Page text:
26 DECEMBER 1868

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Mr. Andrew Johnson, who, be it remembered, is by birth

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a Southerner, towards the close of his speech recommends interfer- ence in St. Domingo, and declares that the annexation of the whole island would " receive the consent of the...


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THE week has been marked by that last worst sign of coming war, the proposal of a Conference to prevent it. The Govern- ments of Berlin and St. Petersburg have, it is said,...

Lord Cairns delivered on Wednesday the judgment of the Privy

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• Council on the appeal from the judgment of the Dean of Arches (Sir R. Phillimore) in the case of "Martin v. Mackonochie." We have explained the principles and tendency of the...

We confess we look forward with extreme anxiety to Lord

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Clarendon's action in this matter. If he adheres to the Palmer- stonian traditions, we shall be allies of France in defending Turkey, and shall soon find ourselves in open...

Greece herself seems pretty clear as to what she intends

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to do, and so does Turkey. The Chamber at Athens has called out the Volunteers, and authorized a loan of amillion sterling, which, it is said, the people will supply. That looks...

Mr. Johnson has closed his career in a manner worthy

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of him- self. In a savage message to Congress he repeats all his old arguments against reconstruction, declares that the military expense of keeping down the South is ruining...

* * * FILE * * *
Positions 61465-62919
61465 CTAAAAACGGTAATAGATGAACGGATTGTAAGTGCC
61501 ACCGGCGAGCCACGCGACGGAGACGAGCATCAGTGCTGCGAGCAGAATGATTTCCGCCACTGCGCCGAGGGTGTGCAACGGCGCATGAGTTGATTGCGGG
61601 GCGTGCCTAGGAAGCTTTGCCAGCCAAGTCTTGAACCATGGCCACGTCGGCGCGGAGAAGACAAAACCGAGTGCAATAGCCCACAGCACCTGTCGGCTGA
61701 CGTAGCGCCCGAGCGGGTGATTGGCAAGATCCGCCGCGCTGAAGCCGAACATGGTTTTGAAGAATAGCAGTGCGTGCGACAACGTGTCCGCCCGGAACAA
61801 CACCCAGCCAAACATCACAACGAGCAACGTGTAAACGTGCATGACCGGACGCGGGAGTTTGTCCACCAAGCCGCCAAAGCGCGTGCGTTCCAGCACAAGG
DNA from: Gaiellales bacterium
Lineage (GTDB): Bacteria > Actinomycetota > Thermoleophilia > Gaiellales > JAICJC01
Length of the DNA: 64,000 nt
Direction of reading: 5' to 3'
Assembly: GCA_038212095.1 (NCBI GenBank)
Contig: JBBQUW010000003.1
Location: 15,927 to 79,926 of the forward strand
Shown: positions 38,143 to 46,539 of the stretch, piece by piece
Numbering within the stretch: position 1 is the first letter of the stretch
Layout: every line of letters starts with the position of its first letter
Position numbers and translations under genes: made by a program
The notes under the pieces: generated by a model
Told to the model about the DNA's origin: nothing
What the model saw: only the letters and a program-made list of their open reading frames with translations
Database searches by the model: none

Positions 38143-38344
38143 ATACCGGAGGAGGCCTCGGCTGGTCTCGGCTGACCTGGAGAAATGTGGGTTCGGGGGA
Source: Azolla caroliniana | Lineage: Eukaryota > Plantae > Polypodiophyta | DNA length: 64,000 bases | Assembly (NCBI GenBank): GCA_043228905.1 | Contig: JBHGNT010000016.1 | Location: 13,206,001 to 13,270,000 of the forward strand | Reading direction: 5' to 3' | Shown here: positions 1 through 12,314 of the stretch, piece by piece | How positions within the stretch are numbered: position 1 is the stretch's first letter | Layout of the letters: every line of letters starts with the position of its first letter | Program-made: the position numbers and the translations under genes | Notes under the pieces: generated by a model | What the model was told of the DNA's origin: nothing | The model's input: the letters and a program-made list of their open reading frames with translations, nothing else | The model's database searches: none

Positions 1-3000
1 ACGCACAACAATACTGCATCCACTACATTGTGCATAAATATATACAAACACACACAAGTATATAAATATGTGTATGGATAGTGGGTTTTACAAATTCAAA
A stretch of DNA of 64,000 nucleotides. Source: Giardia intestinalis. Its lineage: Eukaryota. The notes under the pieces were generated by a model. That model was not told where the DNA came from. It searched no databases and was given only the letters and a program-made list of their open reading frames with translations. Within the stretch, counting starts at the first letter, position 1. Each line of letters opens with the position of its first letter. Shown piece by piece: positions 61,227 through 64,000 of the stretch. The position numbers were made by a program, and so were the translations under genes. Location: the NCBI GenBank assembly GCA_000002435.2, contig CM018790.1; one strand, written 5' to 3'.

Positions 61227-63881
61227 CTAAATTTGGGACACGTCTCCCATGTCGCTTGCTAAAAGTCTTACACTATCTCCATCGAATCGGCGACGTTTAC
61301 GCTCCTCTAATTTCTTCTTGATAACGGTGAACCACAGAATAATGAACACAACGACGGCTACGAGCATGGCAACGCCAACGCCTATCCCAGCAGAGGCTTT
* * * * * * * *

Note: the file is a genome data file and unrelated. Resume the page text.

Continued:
We have noticed elsewhere the speeches of the different Ministers

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on re-election, but must specially note Mr. Gladstone's utterance upon the ballot. It has been reported that secret voting has been taken up by the Cabinet as a Government...

Mr. Bright, in his speech at Birmingham the other day,—tho

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finest and most touching part of which we have noticed else- where,—explained that he had declined to accept the Secretary- ship for India because the time was not yet ripe for...

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The Archbishop of Armagh gives so very different an account

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of the proceedings of the Orangemen in Mr. Greer's church in Ulster, referred to lately by Mr. Gladstone in Lancashire, from that taken by Mr. Greer himself, that it is...

Admiral George Grey is a brave man. He has ventured

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to publish a letter in the Times advocating a cession of Gibraltar to the Spaniards, they offering us Ceuta in exchange. Gibraltar, he says, is of no use in time of war either...

The Spanish municipal elections have passed over peaceably, and have

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resulted—somehow or other. The bulletins inform us that the municipality in Madrid is Liberal-Monarchical, but does not give the result for all Spain. There are strong rumours...

Lord Cairns has refused to become one of the Lord

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Justices of Appeal in Chancery, although strongly urged by his successors on the Woolsack to accept that office. It is, perhaps, not to be wondered at, that Lord Cairns should...

The majority of the cottonspinners in Lancashire have resolved to

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go upon half-time. It appears from the speeches at a meeting of the masters that there is some dissension between the great and little manufacturers, the former ascribing the...

Mr. McCulloch, Financial Secretary to the President, warmly denounces repudiation

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or any "argument addressed to the fears of the bondholders," but wants to substitute for the present 6 per cent. debt a 5 per cent. one. He thinks he could borrow £100,000,000 a...

Mr. E. A. Leatham, M.P. for Huddersfield, made a clever

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speech at a local banquet on Tuesday evening, in which he expressed a cer- tain disguse at the weight of the Peeiage in the new Govern- ment, and characterized the Ministry as...

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The extent of the Greek Army seems to bs still